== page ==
The Church Of Me
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Kissing in the churchyard, I know a righteous woman

Tuesday, November 26, 2002
HORSEPOWER PRODUCTIONS – IN SOLITARY STYLE

Of course I didn’t spend the entire week listening to Throbbing Gristle non-stop. Even stern unbending puritans need a break occasionally. I finally tracked down a copy of Horsepower Productions’ In Fine Style on CD, and road-tested it on Saturday, the sodden, drenched Saturday, using my trusty all-zone Travelcard as a makeshift talisman.

I spent most of Saturday on buses, determinedly away from central London, adhering to obscure routes on the outer edges of the south-west, seven-day Sunday services, single decker with brands no one has ever heard of. The torrent seemed to fit the day perfectly; the avenues nearly all empty, the glorified village greens round New Malden, Coulsdon; the edge of the world circumference which is Roehampton/Surbiton/Tolworth – out to the dimmest arms of Hanworth, Isleworth and the Court of Hampton. Abandoned car boot sales, forlorn netball team practices, 1974 motor showrooms. Horsepower Productions sounded pretty environmentally friendly here. Endless cul-de-sacs, circuitous bus U-turns, a complexity of nowheres – because this is suburban drum ‘n’ bass; unlike more determined operatives such as Paradox, this is not urban music. It is constructed to be heard emanating dimly from Portastudios in upstairs bedrooms in Twickenham and Cheam.

It doesn’t all work. The infallible law of d&b albums is immediately evoked; that damned Fender Rhodes chord set against birdsong. Oh for fuck Gilles Peterson’s sake, burn your fucking Herbie Hancock albums, listen to some Revolutionary Ensemble – the spaces which dot “Fist Of Fury” are the best thing about the track. That bloody flute. Pretensions to classiness which can never hope to be met. Ideal for Surbiton, of course. “HDN” is slightly harder, but I still can’t get a handle on it.

(and the cover; we don’t want to see your workroom, your PC, your drinks cabinet – transport us elsewhere! show us not the nuts and bolts!)

The sequence of tracks 3-7 is the crux of the album. “Gorgon Sound” introduces unresolved minor/major keys, distancing themselves from each other like the tower blocks of West Croydon. When the JA voice roars in: “’Cause when it comes to MUSIC” it is thrust shockingly into your face. These guys know about dimensionality.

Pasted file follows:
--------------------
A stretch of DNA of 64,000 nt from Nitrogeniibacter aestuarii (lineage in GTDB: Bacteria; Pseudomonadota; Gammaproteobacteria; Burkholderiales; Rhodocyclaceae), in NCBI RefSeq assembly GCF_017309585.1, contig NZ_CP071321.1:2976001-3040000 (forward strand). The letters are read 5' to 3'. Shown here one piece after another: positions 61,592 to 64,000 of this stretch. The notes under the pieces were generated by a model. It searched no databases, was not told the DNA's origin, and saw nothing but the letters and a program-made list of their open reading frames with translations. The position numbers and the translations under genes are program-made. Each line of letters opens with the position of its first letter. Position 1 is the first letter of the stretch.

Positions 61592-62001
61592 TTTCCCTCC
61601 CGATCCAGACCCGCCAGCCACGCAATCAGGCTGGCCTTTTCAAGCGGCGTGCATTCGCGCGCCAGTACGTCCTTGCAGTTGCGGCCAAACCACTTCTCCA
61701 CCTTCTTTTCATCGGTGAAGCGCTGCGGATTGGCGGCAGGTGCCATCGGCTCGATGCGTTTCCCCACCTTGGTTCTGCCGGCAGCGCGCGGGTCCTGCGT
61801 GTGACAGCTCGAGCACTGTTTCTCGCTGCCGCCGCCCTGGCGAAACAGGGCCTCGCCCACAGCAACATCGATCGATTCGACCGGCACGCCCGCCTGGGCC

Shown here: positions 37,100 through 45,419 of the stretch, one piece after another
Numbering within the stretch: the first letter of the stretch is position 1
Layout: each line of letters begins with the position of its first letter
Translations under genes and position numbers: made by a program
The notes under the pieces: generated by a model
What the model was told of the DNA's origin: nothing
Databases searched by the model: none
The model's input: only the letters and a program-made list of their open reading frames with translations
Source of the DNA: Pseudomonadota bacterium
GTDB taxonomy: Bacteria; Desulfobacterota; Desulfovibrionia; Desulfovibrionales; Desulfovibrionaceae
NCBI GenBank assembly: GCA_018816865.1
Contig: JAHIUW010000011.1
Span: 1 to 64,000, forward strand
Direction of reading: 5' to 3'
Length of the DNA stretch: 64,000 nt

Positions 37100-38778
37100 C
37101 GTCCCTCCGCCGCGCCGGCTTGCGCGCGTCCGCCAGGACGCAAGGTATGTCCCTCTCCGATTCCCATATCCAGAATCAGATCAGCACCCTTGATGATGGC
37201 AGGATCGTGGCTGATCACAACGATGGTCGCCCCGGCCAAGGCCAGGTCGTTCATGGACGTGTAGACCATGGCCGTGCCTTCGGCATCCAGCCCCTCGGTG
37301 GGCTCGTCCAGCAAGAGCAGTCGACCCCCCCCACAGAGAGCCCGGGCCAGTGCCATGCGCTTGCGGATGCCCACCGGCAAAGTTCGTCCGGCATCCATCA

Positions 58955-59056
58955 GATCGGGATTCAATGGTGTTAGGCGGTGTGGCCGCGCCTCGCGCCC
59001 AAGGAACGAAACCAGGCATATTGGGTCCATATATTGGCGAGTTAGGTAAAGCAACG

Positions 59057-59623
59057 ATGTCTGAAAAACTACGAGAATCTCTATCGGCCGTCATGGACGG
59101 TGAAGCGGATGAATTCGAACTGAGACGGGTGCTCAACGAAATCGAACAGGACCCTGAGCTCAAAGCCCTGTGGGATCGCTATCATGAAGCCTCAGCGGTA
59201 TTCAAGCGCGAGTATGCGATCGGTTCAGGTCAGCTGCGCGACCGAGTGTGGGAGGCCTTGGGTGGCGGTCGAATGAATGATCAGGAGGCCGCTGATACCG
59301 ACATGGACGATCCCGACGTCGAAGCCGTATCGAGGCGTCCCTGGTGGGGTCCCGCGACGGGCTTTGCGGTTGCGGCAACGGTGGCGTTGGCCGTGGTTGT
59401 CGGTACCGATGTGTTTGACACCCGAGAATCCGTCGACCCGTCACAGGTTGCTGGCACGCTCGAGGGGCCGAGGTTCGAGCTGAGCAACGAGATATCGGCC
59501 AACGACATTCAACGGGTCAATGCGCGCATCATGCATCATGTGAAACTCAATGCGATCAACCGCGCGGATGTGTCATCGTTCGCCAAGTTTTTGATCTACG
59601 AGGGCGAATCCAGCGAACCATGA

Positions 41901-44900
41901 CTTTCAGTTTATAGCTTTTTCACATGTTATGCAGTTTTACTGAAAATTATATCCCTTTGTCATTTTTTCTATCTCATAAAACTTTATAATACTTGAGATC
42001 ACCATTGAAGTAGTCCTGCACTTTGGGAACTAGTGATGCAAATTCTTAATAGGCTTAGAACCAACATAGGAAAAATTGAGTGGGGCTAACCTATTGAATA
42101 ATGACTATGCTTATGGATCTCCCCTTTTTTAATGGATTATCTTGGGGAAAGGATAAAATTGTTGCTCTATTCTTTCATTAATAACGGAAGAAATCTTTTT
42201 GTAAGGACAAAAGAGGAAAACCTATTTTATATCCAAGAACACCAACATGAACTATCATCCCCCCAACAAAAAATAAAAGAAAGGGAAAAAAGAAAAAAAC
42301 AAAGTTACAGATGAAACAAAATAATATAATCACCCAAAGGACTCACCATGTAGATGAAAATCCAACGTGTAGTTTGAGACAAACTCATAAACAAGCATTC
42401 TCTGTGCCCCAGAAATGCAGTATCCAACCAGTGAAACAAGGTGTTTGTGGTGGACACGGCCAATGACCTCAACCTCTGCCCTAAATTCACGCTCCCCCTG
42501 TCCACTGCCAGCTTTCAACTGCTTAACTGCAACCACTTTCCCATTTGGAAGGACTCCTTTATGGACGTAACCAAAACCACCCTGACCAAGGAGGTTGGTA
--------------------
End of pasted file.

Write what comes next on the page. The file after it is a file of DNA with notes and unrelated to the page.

“Django’s Revenge” is based on a mournful synth-mandolin refrain which reminds me on one hand of a well-behaved 187 Lockdown and a barely tangible infinity derived from the Cocteau Twins’ “Otterley.” You notice how smartly the post-2step beats wind their way around your ears with great purpose and power. The sound is clean and demonstrable.

“The Swindle” samples an indie black music record company type ranting about the majors “wanting to sell rubbish” but the spaciousness here is fantastically concave; hear the contrast between the Fairlight string chords and the echoing ska/dub guitar slashes. Here, as on “What We Do” (the vocal sample of the latter appears to go “what I’ve got, I sold”) I am reminded of a very Detroit kind of space, that unutterable poignancy we recognise from Juan Atkins and Kevin Saunderson; the latter is much more palpable on “Classic Deluxe.”

“Stone Cold Soul Vibes” is a soprano sax-sampling groove which goes nowhere in particular, and “Rude Boyz” never quite seems to get going, despite the harp/blues slide guitar motif which surfaces intermittently. “To The Beat Y’All” sees them back on form, however; this sounds like a marriage between late ‘80s Todd Terry and Boards of Canada (the maximalism of those poignant chord changes! that Portastudio minimalism!). “Pimp Flavors” essays a great slalom of beats which seem to ski their way around your head, but sadly runs out of ideas after the introduction of a hackneyed “American dream” sample. “Fat Larry’s Skank,” too, shucks and jives to sub-David Holmes effect, while on “Log On (Dub),” you are essentially waiting for Mike Skinner to come in – slightly too spacious.

But the emptiness is, it seems to me, a vital component of what makes In Fine Style worth 76 minutes of your time. There is something desolate, something anti-danceable, at its core – and it is that mystery, like the great yawning vistas in Sans Soleil, which is likely to draw me back to further days spent riding almost alone in buses in the rain. I have to enter myself more deeply before I can come out at the other end and re-enter the world.


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